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SCG President's Message - April 2019

Thursday, March 28, 2019

Dear Colleagues:

On the heels of last month’s Foundations on the Hill event in Washington, DC and heading into next week’s sold-out SCG Public Policy Conference and next month’s Philanthropy in the State Capitol delegation, I am feeling very energized about our sector’s power to catalyze positive impact at scale through policy. In healthcare, education, homelessness and a multitude of other social issues, public policy affects so much of what we seek to achieve through our grantmaking—even if we’re not directly engaging in what’s often called “systems change.”

Personally, I saw this vividly at last month’s program presented by our Truth, Racial Healing & Transformation – Los Angeles (TRHT-LA) initiative. Together with many SCG members, we visited an extraordinary exhibit called Undesign the Redline where we learned firsthand about the connection between intentional and structural racism and the racially segregated housing policies of the 1930s that have led to many of today’s political and social issues. (See more below).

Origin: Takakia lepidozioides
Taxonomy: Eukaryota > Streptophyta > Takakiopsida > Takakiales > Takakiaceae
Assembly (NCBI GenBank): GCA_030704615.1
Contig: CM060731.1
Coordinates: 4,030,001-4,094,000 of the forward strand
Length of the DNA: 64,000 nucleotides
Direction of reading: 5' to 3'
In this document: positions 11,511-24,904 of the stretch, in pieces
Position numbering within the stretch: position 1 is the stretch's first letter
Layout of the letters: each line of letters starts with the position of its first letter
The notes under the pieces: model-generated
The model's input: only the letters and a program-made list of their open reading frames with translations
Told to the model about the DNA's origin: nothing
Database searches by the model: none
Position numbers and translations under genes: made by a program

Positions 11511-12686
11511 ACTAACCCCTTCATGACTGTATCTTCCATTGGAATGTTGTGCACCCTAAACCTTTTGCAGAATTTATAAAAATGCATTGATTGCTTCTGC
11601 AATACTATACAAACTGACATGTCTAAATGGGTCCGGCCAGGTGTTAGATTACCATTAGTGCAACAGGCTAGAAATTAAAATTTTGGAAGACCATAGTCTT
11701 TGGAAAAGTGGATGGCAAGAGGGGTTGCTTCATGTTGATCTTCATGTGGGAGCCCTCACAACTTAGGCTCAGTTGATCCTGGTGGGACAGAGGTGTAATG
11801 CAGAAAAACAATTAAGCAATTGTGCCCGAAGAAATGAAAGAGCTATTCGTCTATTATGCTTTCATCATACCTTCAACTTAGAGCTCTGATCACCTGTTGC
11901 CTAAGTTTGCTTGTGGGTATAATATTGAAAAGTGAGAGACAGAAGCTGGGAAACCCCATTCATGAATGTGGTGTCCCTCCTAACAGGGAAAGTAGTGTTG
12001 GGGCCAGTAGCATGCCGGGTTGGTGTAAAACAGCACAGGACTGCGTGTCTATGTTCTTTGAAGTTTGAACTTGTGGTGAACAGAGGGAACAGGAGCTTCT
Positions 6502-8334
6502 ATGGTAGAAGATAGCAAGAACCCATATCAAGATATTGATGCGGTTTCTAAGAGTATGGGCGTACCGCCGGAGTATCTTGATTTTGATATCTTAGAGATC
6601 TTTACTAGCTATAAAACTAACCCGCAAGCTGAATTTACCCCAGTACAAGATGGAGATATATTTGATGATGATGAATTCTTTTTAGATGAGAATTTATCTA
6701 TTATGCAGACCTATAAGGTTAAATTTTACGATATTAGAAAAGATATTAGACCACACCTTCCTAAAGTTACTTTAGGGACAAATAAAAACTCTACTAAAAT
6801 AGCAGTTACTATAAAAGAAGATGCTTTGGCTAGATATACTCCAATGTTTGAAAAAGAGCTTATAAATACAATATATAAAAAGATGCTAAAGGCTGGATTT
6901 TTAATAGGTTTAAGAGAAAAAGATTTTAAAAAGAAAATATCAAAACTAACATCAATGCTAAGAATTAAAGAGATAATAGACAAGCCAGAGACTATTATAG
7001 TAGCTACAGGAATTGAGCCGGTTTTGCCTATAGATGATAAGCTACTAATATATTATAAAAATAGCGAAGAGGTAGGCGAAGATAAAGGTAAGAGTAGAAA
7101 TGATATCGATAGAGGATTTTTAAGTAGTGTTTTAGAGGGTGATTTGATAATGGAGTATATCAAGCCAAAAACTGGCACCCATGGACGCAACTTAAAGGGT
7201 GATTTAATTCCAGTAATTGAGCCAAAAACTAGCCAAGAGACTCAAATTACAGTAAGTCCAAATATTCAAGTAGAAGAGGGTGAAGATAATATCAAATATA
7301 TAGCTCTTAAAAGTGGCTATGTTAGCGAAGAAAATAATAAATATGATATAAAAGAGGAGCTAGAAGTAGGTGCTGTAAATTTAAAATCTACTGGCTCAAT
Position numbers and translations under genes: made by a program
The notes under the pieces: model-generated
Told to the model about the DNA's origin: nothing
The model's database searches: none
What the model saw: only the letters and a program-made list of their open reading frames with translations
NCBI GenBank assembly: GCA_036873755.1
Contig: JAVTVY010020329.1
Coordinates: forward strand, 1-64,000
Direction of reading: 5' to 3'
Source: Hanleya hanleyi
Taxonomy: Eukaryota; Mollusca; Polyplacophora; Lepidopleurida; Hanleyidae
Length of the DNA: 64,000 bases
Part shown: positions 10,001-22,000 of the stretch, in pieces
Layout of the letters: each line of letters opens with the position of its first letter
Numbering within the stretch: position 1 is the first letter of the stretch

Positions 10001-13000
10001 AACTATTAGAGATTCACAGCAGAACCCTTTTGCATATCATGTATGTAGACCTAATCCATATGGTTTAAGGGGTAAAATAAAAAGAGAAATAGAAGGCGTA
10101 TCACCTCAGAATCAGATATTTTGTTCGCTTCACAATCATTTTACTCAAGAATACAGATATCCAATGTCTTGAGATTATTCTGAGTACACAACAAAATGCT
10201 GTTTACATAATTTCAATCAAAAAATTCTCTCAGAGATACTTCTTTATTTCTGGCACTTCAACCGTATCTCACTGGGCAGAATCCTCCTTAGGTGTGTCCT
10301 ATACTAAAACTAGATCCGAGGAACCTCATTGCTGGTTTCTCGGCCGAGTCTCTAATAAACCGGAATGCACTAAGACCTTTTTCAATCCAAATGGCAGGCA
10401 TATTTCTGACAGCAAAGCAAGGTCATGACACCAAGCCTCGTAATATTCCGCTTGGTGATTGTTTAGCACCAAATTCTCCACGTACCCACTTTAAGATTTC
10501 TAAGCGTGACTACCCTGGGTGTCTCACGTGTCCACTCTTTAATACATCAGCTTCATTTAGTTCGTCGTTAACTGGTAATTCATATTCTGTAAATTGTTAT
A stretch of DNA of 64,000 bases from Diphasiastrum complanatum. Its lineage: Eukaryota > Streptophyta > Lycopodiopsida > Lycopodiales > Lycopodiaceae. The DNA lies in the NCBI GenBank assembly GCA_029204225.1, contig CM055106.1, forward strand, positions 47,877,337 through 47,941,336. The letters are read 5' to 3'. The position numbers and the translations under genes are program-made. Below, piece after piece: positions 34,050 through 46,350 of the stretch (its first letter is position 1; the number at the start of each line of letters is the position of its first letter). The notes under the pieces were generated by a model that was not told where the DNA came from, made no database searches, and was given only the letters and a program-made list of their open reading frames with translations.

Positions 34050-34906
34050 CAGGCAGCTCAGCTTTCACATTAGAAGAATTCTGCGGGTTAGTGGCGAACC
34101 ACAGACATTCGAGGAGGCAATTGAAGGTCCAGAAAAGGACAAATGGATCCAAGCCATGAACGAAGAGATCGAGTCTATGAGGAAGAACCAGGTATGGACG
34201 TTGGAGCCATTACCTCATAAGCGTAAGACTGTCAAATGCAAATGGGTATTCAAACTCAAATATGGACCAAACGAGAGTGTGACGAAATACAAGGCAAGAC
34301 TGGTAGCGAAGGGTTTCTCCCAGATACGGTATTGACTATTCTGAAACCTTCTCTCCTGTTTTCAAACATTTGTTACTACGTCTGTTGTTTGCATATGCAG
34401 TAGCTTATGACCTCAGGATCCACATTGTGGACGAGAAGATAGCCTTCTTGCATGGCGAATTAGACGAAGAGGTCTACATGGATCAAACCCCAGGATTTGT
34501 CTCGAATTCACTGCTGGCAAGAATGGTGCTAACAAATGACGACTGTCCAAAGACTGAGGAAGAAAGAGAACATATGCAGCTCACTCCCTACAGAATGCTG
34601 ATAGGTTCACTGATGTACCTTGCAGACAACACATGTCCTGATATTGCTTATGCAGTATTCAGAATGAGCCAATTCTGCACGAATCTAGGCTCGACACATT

As we in philanthropy aspire to create change in the communities we serve, we have more to give than just financial resources. In March, more than 20 returning and new members joined our Philanthropy California delegation representing our statewide alliance with Northern California and San Diego Grantmakers at the annual Foundations on the Hill event in Washington DC, where they met with members of Congress to share philanthropy’s unique expertise and perspective. We are also working diligently with Philanthropy California and many other partners to fight for a fair and accurate count in the upcoming 2020 Census, including submitting our first-ever amicus curiae brief to the United States Supreme Court. You’ll find more detail below on how you can stay informed and get involved.

We look forward to learning from and connecting with over 350 of you at next Monday’s Public Policy Conference. Inspired by the theme “California: The Road Ahead,” we worked with your philanthropic peers to design a conference agenda and assemble a diverse group of experts and leaders to guide us through a day of interactive and thought-provoking conversations. The fact that the conference sells out and attendance levels set new records every year is evidence that public policy is now integral to the work of the philanthropic sector.